Be Honest With Yourself About Where You Are:
Take inventory of yourself and dive in deep. So often pain and hardship can feel like one big emotion when in reality it’s a complex system of many different feelings and some are much more painful than others. The easiest way I know of to do this is with a life coach but if that’s not readily available to you, journaling is an incredible way to reveal to yourself what’s really going on. If you can be honest with yourself about where you are, you’ll understand if whatever you’ve gone through is turning you into someone better or someone you don’t want to become.
Look At Your Scars, Not Your Open Wounds:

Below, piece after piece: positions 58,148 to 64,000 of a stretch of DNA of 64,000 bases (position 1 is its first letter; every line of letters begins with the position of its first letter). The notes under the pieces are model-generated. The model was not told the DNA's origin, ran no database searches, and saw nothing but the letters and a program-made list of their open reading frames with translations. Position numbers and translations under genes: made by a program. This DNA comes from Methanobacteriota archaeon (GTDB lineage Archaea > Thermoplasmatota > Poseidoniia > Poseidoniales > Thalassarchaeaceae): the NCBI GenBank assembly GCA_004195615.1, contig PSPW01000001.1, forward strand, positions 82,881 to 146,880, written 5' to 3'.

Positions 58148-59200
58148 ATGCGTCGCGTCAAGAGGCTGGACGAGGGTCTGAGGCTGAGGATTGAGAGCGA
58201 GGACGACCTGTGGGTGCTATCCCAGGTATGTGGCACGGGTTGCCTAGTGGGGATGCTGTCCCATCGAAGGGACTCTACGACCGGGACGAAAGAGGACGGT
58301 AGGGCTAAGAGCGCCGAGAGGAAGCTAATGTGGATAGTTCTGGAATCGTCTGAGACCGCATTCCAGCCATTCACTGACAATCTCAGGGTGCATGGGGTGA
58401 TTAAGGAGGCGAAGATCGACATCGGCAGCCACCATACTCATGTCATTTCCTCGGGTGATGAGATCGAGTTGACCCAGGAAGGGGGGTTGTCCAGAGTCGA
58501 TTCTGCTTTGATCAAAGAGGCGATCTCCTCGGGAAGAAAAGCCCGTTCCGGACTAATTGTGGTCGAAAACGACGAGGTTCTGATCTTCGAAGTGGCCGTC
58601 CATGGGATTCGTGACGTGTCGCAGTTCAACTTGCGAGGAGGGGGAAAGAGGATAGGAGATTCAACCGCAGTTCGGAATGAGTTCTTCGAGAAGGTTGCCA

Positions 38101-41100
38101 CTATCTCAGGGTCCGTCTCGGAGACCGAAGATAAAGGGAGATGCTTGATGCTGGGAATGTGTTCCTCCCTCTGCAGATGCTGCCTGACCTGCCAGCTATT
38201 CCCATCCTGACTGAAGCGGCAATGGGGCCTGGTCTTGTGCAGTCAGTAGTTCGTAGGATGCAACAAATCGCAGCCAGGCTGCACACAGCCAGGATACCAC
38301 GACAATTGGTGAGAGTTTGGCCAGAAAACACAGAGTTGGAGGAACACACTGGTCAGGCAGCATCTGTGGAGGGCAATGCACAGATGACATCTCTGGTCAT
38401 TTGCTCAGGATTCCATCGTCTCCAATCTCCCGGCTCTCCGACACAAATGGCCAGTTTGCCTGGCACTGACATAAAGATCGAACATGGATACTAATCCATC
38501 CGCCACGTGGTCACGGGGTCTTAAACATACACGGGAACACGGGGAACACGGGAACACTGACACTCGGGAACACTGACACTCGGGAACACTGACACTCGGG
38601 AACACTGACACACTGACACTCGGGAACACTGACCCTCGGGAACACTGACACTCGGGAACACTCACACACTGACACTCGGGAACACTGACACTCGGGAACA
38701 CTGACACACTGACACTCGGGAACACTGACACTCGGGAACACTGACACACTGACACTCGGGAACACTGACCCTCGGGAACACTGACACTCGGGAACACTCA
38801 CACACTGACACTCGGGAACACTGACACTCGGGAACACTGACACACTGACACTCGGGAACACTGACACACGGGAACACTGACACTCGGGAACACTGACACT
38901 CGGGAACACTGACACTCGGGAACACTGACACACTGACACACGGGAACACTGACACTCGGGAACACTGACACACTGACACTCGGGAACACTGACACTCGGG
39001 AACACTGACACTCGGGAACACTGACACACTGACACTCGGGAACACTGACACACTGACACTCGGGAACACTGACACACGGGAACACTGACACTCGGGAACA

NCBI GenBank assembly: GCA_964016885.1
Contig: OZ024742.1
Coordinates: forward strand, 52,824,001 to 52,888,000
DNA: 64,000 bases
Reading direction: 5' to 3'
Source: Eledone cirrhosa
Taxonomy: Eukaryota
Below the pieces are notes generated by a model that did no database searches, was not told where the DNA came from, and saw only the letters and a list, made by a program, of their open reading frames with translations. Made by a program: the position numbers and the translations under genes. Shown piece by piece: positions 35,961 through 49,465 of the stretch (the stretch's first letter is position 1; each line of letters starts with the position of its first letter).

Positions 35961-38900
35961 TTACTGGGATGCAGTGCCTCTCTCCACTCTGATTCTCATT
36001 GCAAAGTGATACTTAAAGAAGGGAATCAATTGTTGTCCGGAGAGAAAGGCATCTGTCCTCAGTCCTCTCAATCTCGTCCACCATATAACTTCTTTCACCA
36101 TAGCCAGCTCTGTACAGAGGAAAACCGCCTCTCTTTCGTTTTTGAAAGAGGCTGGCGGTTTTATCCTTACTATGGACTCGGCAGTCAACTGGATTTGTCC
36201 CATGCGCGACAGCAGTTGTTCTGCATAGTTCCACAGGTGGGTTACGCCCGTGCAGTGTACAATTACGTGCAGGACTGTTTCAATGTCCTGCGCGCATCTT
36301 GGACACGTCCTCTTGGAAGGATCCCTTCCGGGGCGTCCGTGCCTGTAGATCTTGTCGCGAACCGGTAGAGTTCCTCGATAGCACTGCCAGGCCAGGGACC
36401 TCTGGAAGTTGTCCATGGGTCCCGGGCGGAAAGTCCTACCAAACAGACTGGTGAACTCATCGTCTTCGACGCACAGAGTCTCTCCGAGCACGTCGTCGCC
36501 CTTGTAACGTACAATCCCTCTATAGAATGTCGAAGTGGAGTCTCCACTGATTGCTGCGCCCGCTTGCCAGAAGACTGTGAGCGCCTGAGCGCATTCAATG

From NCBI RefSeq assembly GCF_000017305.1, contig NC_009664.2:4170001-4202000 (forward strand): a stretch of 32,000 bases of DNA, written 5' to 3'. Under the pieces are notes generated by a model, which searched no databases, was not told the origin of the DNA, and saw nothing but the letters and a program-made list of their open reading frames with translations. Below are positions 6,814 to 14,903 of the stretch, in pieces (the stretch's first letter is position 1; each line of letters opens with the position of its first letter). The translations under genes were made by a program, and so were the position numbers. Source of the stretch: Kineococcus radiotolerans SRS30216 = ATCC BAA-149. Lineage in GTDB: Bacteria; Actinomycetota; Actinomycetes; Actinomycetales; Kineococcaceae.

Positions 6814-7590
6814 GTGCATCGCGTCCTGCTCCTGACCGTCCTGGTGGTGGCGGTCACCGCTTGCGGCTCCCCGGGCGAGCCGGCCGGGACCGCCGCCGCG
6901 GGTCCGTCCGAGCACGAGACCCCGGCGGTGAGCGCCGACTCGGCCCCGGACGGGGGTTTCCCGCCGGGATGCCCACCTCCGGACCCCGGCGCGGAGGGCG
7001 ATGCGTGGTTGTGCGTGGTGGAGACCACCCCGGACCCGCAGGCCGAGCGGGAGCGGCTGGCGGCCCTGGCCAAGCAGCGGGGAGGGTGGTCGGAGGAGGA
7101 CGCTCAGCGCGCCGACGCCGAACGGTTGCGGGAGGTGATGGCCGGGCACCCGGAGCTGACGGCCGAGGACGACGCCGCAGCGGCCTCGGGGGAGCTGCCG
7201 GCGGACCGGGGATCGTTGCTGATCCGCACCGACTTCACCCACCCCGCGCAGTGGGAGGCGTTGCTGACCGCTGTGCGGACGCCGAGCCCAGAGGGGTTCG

I spoke about this to a group I was speaking to and I can’t think of a better way to explain it. If you want to see how you have learned from the past and how even hard things have made you better-if you want to believe that’s true-then look farther back. Oftentimes, when I speak about the idea that this hardship can be for you instead of something that’s happening to you people will try and mine their current hardship for lessons. That is infinitely more difficult to do because that current pain (the open, more recent wound) is still bleeding. It’s far easier to look at older things (the scars that have healed over) and ask yourself questions: Did that hardship make me better in any way? Am I more empathetic? Do I stick up for myself more because of it? Spend time marinating in all the ways that your pain has helped you and you’ll begin to see new ideas. It’s amazing to me that the hard times in my life that I’ve already mined for goodness still reveal themselves in different ways. Like, I’ll meet someone who is struggling with a very similar situation to one I’ve gone through, and I’m able to speak to their exact struggle and offer some insight. Once again, that scar of mine is still showing up in good ways.